78 Appendix C: Summary of Public Outreach maps and directional/informational signage are desired. Improved cycling connections. Safer biking routes to schools; safer cycling routes from new subdivisions to downtown, highly visible and safe bikeways to and within downtown, safer cycling routes to Fernan Lake and areas south of town, safer regional connections, and improvements to maps and directional/informational signage are desired. Unified tree care: Conflicts between public/private tree care efforts were noted; a unified plan for tree care is needed to maintain Coeur d Alene s urban forest and prevent disease/decay across ownership lines. Vista/view protection. Specific streets (Sherman Avenue) were identified as view corridors within Coeur d Alene; these were sited for preservation, as were their associated viewsheds (Blackwell Island, Canfield Mountain). Park System/Departmental Strengths Dedicated, flexible staff with strong sense of ownership and lots of energy! Strong managerial and political leadership within the Department. Excellent rapport within the Department; excellent relationships with other City Dept s. High level of community trust in the Parks and Recreation Departments. High level of community involvement in governmental issues. Natural beauty of Coeur d Alene area; integrity of existing tree canopy. Positive planning/implementation for parks in past: many successes in land acquisition, well-maintained park system, highly involved community Park System/Departmental Challenges Regional provider of park/rec facilities, but only City revenue is currently available. Maintenance will be very difficult to fund in future if additional revenue is not located. Current and future growth very likely, but little new park land is available. New residents create/demand new recreation programs/facilities. Page C-12 Coeur d Alene Parks & Recreation Master Plan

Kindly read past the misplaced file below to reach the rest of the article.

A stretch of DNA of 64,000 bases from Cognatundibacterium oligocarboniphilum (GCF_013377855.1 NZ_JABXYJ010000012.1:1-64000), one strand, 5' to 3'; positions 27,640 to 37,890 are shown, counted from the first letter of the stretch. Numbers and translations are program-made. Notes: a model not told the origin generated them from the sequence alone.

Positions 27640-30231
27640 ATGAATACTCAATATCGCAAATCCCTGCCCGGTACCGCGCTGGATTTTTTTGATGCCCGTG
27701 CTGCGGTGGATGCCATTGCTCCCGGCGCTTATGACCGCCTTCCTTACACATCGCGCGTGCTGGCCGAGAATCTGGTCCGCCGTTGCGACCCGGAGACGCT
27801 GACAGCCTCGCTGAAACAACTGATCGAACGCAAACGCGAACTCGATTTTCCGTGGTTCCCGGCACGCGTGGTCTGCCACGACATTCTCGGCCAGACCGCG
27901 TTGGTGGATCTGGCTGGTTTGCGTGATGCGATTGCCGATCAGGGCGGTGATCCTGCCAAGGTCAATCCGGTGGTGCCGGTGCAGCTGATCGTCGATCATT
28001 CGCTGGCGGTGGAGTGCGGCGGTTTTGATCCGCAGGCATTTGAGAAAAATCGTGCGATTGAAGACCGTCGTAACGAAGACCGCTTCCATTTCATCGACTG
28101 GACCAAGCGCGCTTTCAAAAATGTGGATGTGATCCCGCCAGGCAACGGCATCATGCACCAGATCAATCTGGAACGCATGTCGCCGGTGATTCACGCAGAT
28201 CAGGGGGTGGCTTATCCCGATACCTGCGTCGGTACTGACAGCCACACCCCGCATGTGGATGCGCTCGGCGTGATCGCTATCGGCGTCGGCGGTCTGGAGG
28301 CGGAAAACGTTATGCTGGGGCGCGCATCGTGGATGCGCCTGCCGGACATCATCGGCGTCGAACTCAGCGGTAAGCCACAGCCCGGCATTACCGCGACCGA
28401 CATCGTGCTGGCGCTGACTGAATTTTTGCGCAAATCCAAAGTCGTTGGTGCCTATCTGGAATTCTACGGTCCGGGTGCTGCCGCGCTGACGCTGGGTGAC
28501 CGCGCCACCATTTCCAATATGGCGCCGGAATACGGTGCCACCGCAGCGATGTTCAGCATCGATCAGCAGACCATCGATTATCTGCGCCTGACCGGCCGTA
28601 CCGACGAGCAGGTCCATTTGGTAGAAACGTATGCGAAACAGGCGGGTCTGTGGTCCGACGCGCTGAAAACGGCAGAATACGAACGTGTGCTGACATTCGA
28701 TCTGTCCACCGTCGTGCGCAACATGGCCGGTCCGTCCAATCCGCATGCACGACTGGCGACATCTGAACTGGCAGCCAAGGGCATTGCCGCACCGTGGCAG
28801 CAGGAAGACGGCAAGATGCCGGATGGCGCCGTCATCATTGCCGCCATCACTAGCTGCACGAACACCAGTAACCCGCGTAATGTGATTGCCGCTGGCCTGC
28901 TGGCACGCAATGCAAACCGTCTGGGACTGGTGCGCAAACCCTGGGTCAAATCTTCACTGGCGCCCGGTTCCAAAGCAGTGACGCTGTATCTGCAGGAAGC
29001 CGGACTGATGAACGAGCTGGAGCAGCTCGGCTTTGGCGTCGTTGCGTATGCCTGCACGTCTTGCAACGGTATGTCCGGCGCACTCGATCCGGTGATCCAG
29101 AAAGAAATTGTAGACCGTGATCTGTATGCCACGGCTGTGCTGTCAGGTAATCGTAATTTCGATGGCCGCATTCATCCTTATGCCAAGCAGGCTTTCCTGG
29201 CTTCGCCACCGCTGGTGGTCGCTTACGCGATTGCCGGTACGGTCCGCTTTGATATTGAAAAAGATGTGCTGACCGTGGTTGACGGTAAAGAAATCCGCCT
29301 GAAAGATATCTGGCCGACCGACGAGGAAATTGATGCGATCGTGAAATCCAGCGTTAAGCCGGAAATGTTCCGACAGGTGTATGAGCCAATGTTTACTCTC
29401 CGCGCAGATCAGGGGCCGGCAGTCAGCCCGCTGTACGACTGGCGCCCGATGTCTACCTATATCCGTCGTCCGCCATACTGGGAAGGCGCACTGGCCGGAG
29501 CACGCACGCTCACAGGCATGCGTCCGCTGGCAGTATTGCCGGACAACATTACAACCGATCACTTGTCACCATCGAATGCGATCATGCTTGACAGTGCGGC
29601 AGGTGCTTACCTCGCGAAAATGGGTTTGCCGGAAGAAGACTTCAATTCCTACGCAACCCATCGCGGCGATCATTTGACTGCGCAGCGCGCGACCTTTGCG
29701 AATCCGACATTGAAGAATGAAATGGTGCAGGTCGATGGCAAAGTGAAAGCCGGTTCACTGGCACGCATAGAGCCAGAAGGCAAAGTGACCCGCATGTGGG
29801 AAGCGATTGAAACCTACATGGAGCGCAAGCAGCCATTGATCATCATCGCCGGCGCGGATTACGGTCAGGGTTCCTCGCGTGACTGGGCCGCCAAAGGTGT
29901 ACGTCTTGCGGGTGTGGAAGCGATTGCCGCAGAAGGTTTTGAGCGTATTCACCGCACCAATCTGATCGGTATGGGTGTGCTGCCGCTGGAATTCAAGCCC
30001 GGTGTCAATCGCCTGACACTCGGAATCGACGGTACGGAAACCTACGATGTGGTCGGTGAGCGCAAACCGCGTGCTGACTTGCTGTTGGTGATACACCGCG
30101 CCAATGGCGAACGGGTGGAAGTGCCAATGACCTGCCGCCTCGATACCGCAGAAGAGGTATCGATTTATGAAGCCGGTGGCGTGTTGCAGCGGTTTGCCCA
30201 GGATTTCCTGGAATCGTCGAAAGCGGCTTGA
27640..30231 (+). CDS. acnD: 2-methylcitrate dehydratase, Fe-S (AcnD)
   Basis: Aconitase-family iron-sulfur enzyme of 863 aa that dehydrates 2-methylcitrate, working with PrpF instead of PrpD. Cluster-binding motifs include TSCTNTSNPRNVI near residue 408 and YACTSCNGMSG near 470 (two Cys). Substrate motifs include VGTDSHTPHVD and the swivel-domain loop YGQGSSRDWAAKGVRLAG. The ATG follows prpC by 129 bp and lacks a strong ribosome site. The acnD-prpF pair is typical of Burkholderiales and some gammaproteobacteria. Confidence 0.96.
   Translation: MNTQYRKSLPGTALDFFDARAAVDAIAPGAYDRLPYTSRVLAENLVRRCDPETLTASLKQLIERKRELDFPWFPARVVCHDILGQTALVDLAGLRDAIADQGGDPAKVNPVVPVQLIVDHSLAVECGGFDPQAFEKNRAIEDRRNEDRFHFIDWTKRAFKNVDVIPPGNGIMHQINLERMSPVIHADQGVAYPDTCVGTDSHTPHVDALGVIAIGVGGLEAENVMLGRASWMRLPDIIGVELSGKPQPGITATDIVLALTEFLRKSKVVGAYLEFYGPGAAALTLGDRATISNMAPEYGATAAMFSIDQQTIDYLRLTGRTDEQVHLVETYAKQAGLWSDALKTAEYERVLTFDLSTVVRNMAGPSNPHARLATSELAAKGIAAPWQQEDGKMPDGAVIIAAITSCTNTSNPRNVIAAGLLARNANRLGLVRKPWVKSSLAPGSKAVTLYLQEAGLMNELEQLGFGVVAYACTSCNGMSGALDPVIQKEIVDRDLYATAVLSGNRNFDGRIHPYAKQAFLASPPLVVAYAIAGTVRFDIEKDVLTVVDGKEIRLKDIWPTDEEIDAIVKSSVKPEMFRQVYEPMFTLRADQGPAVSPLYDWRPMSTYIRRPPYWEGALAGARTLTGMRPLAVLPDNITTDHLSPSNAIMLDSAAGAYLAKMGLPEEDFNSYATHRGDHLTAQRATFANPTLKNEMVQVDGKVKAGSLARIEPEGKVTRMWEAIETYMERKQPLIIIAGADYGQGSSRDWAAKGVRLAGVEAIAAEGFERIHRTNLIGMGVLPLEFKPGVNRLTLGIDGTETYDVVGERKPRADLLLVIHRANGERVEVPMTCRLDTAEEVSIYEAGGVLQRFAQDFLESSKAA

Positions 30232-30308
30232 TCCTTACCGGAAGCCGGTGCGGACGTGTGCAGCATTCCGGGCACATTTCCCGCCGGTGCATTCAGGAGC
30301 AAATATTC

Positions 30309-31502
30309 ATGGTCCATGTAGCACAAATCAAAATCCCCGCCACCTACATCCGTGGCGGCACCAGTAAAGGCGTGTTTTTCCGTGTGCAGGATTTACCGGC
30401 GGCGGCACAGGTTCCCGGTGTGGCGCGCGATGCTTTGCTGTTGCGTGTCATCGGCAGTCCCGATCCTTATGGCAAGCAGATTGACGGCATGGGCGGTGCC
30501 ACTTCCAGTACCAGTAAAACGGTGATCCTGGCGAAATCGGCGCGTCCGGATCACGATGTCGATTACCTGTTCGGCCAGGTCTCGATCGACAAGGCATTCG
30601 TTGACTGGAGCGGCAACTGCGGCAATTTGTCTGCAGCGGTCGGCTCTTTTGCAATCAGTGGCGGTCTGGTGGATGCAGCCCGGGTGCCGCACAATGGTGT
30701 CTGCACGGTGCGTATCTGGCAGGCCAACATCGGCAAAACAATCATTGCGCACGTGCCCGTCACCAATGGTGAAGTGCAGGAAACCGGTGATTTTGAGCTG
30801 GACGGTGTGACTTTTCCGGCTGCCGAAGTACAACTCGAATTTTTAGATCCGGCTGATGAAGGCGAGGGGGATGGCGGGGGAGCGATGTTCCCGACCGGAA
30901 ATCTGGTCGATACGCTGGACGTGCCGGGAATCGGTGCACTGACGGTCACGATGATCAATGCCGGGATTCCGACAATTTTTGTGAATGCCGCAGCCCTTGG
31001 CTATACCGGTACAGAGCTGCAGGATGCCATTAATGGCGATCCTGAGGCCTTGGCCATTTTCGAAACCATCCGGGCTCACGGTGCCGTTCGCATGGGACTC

79 Appendix C: Summary of Public Outreach Lack of park land/natural open space zoning creates issues during development. Low unemployment rates limit availability of qualified help staffing is a problem. Maintenance shop is too small. Beautification areas provide positive benefit to City, but are expensive to maintain. Discrepancies exist between School District/Parks Dep t maintenance expectations. Discrepancies exist between private/public tree care requirements. Park System/Departmental Needs New sources of revenue for park land acquisition/development. Explore options: bed tax, excise tax, utility user tax, revision of impact fee levels, frontloading of impact fees, revisions to alcohol laws to allow for permitted uses/revenue, special events revenue A clear process for developers: pre-application meetings with an inventory of existing trees (including old-growth stocks); meetings during application process; ability to verify that plan was followed; means of recourse if developer strays from plan. Zoning classification for park land and natural open space to ease development process. Design standards that address land size/type, as well as access and parking. Ability to track park violations of all types (code, events, etc.), and a means of recourse. Improved community education on a variety of issues: locations of and activities within parks, tree care and responsibilities, pedestrian/cycling routes and safety, volunteering. Improved communication with local engineering departments (City, County, State) for tree care issues, as well as lane widths/street design and signage for cycling needs. Full implementation of existing plans (particularly Walker-Macy s plan for McEuen Field and Tubbs Hill). Coordination with other planning efforts: Blackwell Island (to address land use and future recreation/viewshed potential); Armstrong/Huetter properties (to address land use issues); natural area management coordination to address regional ecological and recreational issues; City-wide tree care plans to prevent disease/decay Coeur d Alene Parks & Recreation Master Plan Page C-13